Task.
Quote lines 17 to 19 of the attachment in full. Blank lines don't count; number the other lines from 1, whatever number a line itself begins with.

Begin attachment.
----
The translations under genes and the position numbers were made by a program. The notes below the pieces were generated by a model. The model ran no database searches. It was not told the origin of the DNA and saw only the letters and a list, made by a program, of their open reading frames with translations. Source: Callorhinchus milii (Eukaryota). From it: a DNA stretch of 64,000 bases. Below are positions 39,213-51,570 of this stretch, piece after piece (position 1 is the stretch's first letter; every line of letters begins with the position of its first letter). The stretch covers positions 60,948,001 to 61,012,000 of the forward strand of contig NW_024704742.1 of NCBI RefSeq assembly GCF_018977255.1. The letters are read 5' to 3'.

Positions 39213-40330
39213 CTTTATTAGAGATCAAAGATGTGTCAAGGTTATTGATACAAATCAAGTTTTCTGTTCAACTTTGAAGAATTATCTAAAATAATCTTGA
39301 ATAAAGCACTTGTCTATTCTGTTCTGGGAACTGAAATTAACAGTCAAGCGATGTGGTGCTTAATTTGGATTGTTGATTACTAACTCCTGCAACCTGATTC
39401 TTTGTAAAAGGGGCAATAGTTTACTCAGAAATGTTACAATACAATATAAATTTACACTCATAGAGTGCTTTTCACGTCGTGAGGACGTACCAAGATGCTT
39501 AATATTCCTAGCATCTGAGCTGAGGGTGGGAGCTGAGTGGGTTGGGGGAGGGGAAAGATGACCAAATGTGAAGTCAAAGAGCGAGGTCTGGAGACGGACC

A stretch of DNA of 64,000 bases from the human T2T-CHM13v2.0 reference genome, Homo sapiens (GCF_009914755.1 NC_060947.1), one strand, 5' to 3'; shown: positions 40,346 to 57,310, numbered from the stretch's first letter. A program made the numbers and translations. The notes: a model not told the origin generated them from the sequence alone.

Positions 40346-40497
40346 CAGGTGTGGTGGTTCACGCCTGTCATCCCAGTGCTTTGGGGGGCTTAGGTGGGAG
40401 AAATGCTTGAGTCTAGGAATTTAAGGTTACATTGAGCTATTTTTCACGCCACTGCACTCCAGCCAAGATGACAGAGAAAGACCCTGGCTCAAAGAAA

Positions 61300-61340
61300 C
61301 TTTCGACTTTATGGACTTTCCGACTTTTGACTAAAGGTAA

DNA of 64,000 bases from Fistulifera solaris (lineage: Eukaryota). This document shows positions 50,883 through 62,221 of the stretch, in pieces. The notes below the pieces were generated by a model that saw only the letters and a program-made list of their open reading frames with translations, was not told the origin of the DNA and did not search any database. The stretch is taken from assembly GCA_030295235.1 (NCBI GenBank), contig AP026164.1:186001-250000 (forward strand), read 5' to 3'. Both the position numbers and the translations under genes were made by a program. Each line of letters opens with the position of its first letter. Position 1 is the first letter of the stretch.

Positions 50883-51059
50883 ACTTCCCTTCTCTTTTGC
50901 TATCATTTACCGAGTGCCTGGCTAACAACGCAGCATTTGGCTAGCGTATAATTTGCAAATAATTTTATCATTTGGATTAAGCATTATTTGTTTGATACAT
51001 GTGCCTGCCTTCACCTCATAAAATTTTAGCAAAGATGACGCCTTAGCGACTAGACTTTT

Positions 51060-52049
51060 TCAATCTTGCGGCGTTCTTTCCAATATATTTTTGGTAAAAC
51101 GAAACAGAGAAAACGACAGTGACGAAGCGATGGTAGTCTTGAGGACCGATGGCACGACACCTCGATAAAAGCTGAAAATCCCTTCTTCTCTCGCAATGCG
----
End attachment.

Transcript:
50901 TATCATTTACCGAGTGCCTGGCTAACAACGCAGCATTTGGCTAGCGTATAATTTGCAAATAATTTTATCATTTGGATTAAGCATTATTTGTTTGATACAT
51001 GTGCCTGCCTTCACCTCATAAAATTTTAGCAAAGATGACGCCTTAGCGACTAGACTTTT

Positions 51060-52049